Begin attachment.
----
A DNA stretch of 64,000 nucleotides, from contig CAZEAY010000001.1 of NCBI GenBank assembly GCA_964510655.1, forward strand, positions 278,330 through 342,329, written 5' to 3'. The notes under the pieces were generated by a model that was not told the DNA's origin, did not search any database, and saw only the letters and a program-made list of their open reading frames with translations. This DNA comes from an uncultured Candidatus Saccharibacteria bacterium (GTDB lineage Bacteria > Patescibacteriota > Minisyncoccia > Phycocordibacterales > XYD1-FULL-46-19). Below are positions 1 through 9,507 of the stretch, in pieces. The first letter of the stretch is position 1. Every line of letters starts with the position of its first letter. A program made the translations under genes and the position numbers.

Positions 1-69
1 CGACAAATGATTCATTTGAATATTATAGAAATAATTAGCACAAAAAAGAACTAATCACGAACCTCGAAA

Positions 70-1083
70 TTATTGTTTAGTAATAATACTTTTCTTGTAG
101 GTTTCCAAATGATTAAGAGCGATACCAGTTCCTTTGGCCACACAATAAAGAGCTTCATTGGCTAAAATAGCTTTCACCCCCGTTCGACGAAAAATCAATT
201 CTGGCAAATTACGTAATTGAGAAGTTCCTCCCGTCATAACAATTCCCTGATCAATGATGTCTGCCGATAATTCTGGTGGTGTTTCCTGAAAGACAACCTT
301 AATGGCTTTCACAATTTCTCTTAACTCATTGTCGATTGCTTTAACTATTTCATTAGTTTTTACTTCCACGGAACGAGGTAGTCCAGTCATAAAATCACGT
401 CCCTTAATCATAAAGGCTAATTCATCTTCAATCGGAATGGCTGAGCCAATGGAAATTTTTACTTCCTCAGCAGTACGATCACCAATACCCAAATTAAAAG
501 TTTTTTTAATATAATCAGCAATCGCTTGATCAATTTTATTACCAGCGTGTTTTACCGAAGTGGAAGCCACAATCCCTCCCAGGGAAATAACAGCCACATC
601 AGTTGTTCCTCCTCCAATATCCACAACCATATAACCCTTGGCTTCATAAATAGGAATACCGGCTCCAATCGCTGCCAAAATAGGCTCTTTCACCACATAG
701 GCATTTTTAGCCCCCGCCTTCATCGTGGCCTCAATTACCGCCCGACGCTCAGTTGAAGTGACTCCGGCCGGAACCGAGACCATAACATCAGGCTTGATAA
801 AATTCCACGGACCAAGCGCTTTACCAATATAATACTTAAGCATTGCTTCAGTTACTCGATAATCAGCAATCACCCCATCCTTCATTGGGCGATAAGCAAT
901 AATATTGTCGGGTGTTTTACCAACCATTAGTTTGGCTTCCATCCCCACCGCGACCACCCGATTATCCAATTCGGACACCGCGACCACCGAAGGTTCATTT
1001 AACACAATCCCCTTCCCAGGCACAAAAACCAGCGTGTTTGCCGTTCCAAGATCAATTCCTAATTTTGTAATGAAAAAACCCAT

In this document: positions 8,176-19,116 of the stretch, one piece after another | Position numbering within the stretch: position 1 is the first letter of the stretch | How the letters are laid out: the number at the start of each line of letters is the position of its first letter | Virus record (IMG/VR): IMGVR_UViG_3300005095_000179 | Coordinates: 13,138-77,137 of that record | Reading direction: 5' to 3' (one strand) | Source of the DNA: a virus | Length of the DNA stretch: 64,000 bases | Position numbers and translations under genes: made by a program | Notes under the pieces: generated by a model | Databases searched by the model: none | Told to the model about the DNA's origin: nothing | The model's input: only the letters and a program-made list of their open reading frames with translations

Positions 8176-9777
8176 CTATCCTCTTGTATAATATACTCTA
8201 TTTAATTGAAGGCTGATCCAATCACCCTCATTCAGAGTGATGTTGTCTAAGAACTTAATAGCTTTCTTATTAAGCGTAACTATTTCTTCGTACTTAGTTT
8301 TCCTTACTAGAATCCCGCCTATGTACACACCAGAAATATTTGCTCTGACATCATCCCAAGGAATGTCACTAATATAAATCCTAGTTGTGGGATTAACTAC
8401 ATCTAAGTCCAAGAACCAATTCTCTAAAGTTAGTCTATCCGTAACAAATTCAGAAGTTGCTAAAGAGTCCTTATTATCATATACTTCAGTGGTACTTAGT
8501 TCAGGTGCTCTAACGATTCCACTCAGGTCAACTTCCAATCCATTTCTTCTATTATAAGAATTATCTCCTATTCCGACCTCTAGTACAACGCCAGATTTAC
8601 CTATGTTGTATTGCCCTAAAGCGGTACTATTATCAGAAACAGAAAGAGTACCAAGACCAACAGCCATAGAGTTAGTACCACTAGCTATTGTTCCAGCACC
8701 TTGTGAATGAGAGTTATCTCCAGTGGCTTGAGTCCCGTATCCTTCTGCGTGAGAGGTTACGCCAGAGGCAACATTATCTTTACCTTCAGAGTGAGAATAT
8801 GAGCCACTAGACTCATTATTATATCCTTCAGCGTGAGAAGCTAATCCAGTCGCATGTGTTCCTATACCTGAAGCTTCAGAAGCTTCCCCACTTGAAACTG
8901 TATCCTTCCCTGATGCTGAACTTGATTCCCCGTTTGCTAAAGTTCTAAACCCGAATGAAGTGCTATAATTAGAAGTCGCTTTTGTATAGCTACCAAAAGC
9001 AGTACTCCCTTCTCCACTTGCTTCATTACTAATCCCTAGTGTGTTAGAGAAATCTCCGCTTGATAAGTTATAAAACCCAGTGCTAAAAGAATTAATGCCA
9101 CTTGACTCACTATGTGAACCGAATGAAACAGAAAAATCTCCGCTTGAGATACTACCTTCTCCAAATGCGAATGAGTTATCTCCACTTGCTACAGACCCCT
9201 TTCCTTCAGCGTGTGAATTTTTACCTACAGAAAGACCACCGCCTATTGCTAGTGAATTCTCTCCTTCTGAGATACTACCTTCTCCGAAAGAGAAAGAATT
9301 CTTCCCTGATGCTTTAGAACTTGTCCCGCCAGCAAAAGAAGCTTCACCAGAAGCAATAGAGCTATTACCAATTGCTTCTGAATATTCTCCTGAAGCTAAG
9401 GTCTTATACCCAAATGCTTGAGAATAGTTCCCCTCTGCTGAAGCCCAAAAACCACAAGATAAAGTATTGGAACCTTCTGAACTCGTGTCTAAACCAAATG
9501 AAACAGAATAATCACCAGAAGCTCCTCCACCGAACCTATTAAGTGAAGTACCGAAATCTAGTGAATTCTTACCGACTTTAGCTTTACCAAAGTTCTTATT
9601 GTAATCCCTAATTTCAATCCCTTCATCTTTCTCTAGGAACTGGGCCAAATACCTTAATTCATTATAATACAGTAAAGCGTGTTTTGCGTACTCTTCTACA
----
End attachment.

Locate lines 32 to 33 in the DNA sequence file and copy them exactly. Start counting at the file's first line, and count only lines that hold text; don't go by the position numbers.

9501 AAACAGAATAATCACCAGAAGCTCCTCCACCGAACCTATTAAGTGAAGTACCGAAATCTAGTGAATTCTTACCGACTTTAGCTTTACCAAAGTTCTTATT
9601 GTAATCCCTAATTTCAATCCCTTCATCTTTCTCTAGGAACTGGGCCAAATACCTTAATTCATTATAATACAGTAAAGCGTGTTTTGCGTACTCTTCTACA